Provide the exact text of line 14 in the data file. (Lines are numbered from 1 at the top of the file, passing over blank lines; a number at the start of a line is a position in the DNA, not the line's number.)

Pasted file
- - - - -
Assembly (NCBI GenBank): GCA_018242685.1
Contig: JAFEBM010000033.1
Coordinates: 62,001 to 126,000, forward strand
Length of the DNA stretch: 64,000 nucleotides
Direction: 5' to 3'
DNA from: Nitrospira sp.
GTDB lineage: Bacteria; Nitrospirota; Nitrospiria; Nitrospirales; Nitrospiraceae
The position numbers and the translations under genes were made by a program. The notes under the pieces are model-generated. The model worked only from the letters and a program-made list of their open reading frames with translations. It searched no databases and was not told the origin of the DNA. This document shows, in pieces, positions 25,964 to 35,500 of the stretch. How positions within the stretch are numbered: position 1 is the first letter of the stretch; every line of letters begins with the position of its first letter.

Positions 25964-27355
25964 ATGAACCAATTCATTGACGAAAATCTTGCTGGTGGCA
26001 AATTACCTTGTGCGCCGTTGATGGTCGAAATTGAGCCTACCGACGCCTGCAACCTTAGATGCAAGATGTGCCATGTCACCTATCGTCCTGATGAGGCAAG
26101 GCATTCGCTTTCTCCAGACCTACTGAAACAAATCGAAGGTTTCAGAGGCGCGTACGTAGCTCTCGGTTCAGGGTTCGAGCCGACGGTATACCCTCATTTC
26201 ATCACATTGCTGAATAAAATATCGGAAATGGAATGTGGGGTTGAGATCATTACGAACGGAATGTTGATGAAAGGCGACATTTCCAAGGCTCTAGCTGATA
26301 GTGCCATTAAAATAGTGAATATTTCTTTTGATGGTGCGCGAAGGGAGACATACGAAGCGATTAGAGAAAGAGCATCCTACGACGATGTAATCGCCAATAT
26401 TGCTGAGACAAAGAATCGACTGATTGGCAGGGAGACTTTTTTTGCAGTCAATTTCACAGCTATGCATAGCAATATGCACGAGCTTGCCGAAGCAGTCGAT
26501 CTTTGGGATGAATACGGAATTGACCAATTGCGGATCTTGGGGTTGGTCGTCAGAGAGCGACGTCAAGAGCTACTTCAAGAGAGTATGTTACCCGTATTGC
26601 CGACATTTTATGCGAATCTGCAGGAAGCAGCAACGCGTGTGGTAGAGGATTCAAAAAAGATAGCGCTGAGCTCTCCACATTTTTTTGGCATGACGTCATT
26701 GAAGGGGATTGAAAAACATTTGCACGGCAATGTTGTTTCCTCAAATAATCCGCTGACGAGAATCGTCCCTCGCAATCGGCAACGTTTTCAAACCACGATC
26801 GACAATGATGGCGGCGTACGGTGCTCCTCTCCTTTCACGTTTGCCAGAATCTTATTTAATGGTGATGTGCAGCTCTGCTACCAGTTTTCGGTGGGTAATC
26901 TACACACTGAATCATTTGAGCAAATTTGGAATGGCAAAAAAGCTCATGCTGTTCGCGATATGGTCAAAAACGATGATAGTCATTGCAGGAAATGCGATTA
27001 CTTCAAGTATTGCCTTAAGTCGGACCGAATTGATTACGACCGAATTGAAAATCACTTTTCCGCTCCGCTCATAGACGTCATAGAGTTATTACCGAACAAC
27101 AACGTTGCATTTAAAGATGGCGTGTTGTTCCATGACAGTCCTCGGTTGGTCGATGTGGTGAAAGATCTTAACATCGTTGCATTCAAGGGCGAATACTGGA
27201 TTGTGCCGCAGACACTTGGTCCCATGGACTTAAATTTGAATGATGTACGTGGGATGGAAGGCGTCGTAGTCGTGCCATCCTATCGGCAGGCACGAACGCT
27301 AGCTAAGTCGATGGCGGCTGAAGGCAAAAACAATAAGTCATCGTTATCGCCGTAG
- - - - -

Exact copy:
26301 GTGCCATTAAAATAGTGAATATTTCTTTTGATGGTGCGCGAAGGGAGACATACGAAGCGATTAGAGAAAGAGCATCCTACGACGATGTAATCGCCAATAT